© 2005, Tina Brown

WONKETTE: Back by popular demand: Translating Tina Brown's
Thursday column in the Washington Post. We understand it so that you don't have to. WWW.WONKETTE.COM

Date: March 4, 2005

HighViz article:
Damage Control, You Do Need It

What is Reputation Management? - What Does Damage Control Mean? What Could Happen to My Firm?
Guest Columnist Abbe Buck, Principal Consultant,
HighViz Consulting Group

Most citizens like you and me use the Internet and the broadcast media in our daily lives with the impact of the World Wide Web. Whether we get our morning news on Yahoo! or not, millions of people watch news, entertainment and other programming 24 x 7. Many of these same people among us are participating in online public discussion groups and starting their own web logs. This has made the Internet the people's forum - everyone contributes and every opinion counts. It has lead to more of a political "vox populi" (Latin for voice of the people) than we have seen in decades. This is what the daily newspaper used to do. But now, the news - good or bad, rumor or fact - travels faster on the Internet than any other medium.

Here is a leading example of this trend, which seems here to stay: As you may have noted in politics, the Internet has quelled Dan Rather's career as CBS News anchor (with the Bush National Guard "letter" that was certainly misreported This was not brought to the forefront by national "network" news, or on cable news networks, or on talk radio, but by "bloggers" (web-loggers, who have developed their own private "VOICE OF THE PEOPLE" websites. If you can read email you can receive their opinion in your in-box, and it can topple an entire news organization when many band together as a United Front. One of the best examples is here: for other "Rather-Gate" blogs, click here.
It could happen to you!

Now think of this: a single unhappy customer, misinformed consumer, or disgruntled employee can spark an online and offline reputation disaster for your company. Having a Public Relations firm planning ahead to avert a potential PR disaster for your company before their comments become "breaking news" is a market savvy approach.

Putting An Organizational PR "Battle Plan" In Place:
When damaging news, derogatory rumors, or misinformation "catch fire" on the Internet. We advise that you have a communications person on your management team who is well-versed in a range of verticals. It will be this person's job to find out where the negative mention started, and to be able to counter as a spokesperson any negative statement or written word that has been picked up by media or on the internet. This person must quickly and effectively find every negative mention of your company online and offline, and immediately strike back with a (counter) strategy to safeguard your company or organization.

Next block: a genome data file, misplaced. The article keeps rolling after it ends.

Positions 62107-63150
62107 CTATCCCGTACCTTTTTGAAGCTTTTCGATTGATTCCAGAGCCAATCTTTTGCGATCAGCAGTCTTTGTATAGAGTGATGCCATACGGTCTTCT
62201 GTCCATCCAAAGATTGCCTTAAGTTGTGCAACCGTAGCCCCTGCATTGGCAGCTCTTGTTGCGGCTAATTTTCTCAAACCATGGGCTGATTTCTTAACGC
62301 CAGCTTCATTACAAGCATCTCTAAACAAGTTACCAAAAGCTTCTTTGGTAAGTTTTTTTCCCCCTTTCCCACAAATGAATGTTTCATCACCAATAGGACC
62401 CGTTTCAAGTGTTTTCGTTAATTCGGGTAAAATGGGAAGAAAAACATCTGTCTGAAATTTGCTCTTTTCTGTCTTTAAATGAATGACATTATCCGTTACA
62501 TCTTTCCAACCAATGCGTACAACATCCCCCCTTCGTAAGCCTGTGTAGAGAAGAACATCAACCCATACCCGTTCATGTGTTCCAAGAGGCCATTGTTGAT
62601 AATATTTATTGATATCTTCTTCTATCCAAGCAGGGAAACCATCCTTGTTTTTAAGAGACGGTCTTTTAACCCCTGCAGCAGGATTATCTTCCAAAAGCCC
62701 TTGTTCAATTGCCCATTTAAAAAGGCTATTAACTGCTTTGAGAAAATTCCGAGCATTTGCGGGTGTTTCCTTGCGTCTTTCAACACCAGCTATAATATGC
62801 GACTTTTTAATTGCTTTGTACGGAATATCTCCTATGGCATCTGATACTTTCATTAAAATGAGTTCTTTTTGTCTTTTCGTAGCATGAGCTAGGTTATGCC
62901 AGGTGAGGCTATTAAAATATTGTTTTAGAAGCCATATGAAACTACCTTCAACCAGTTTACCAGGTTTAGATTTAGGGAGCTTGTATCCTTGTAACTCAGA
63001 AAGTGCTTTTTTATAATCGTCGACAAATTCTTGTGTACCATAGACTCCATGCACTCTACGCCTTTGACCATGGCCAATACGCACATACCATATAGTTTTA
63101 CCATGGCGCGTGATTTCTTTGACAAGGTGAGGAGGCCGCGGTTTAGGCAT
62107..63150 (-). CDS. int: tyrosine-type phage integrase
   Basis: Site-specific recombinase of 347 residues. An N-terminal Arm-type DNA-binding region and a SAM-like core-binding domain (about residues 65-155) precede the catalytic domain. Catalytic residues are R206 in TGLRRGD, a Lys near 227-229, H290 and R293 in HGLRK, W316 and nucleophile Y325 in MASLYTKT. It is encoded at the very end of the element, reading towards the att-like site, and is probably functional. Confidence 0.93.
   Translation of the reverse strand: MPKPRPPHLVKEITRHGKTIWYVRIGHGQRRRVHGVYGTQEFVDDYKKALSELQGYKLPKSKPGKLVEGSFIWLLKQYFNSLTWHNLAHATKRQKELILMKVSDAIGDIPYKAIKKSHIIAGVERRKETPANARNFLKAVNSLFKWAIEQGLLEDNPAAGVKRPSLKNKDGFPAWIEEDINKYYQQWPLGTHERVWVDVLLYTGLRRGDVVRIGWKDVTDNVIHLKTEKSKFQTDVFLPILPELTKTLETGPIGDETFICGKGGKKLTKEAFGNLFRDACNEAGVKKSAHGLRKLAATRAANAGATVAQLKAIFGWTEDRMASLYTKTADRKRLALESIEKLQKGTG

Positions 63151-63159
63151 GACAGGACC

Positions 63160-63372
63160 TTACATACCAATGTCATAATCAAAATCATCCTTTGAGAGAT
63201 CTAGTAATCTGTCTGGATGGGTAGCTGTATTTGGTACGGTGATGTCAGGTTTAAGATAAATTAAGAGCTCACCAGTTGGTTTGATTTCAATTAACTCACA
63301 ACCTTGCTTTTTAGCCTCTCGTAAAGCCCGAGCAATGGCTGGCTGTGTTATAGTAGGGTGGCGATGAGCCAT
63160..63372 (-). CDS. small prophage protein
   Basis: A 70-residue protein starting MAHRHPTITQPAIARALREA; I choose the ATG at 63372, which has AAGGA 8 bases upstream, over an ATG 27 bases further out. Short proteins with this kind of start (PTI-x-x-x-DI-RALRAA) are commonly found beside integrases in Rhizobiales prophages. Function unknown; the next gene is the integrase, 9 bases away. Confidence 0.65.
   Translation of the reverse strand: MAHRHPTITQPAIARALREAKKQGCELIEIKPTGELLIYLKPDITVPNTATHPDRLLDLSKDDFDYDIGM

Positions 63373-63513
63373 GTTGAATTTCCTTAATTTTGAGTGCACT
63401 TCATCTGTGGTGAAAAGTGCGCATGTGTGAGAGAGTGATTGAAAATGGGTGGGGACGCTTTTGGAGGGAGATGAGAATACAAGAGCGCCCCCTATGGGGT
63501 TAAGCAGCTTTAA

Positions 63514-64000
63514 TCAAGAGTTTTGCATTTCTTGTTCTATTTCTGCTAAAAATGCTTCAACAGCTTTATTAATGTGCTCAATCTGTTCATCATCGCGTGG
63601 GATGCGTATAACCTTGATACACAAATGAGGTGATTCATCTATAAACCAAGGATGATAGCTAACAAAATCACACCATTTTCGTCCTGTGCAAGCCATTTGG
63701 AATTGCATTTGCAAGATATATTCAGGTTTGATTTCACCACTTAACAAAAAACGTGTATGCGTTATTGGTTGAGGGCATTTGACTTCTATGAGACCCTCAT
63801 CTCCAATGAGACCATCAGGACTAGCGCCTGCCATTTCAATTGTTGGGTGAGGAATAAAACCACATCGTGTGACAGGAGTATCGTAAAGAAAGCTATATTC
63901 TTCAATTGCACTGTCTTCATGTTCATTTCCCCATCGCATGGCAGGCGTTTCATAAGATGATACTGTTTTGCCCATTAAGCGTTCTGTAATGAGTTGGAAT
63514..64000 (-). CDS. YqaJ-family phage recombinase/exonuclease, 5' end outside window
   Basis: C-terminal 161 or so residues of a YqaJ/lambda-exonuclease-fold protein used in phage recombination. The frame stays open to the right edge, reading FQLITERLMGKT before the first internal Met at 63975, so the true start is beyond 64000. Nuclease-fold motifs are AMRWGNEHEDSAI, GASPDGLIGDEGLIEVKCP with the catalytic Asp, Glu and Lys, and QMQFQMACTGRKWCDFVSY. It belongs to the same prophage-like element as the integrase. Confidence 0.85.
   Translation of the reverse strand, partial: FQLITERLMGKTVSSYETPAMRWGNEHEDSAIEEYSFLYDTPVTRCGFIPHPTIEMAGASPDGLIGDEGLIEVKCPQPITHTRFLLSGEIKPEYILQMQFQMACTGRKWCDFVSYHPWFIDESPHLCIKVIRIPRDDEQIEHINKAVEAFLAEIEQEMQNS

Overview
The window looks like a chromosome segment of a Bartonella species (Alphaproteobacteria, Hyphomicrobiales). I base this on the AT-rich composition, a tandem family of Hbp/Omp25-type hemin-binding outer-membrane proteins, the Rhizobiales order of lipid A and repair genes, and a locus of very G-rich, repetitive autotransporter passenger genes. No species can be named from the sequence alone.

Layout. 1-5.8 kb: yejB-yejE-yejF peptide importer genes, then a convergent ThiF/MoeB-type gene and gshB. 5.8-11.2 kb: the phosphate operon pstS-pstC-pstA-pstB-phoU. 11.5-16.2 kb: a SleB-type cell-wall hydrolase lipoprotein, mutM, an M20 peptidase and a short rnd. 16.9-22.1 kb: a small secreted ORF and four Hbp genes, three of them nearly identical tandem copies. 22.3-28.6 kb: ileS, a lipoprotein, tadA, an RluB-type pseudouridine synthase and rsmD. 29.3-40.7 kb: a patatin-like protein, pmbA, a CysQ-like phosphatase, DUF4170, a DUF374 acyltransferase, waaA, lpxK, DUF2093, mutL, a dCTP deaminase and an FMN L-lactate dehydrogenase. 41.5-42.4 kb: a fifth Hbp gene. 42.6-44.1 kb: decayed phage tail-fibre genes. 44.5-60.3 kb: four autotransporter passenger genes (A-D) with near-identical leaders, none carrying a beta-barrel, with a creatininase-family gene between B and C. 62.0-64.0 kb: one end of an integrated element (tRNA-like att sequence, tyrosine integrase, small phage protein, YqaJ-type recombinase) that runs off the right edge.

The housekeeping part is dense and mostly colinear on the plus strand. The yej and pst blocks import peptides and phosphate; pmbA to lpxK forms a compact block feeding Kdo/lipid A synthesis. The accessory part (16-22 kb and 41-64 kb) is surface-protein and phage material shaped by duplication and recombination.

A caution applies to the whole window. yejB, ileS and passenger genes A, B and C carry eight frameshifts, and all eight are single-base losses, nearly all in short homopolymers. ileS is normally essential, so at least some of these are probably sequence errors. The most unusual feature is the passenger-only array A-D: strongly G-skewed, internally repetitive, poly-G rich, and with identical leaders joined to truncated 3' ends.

Damage Control -- What Should Be Done?
When a PR crisis erupts, it is important to execute a timely response to derogatory or misleading information about your company. Working closely with top management and communication staff to disseminate the corporate messages, personnel should quickly present your side of the story and direct audiences to favorable sources of information - dampening the flames and exposing the biases of your detractors.
In addition, to an assembled rapid-response team a PR crisis management website that explains a company's position to the public and presents all favorable evidence, arguments, and media coverage is a must have. The address of this website should be distributed to concerned audiences online through news, search engines, and other channels. Your selected PR firm's job is to make sure that the public also has the opportunity to hear your company's side of the story before negative sentiments can take hold. This can also done with broadcast reporters and talk-show hosts, who "glom" onto any negotiable sentiment because it becomes top news. To respond is a must!

Media Contacts and Online Monitoring
While marketers and communicator specialists are in contact with top media outlets in broadcast and print, your PR firm should also has an Online Monitoring team sweeping the Internet constantly, looking for any and all mention of your company or organization. Concerned management must stay informed about the perception of their brand and the opinions of their customers, employees, and professional analysts both online and in print.
Please feel free to contact us with any questions about your public relations needs at You can also visit us on the Web at for more articles and information.

Date: March 3, 2005
Publicist for Jacko - Wacko for six days
No confidentiality agreement. Hmmmmmmmm.
From The Smoking Gun:

Inside The Jackson Grand Jury: Ann Gabriel
Hired as part of a post-Bashir damage control effort, Gabriel testified that she was made "sick to my stomach" by the maneuverings of some Jackson associates. "I felt personally like this was something out of a very bad 'B' movie," she told jurors. Gabriel also recalled a conversation with Jackson lawyer David LeGrand during which the attorney gleefully told of plans to smear Jane Doe as a "crack whore."

Date: March 2, 2005
Opinion : Is Jeff Gannon The New Matt Drudge?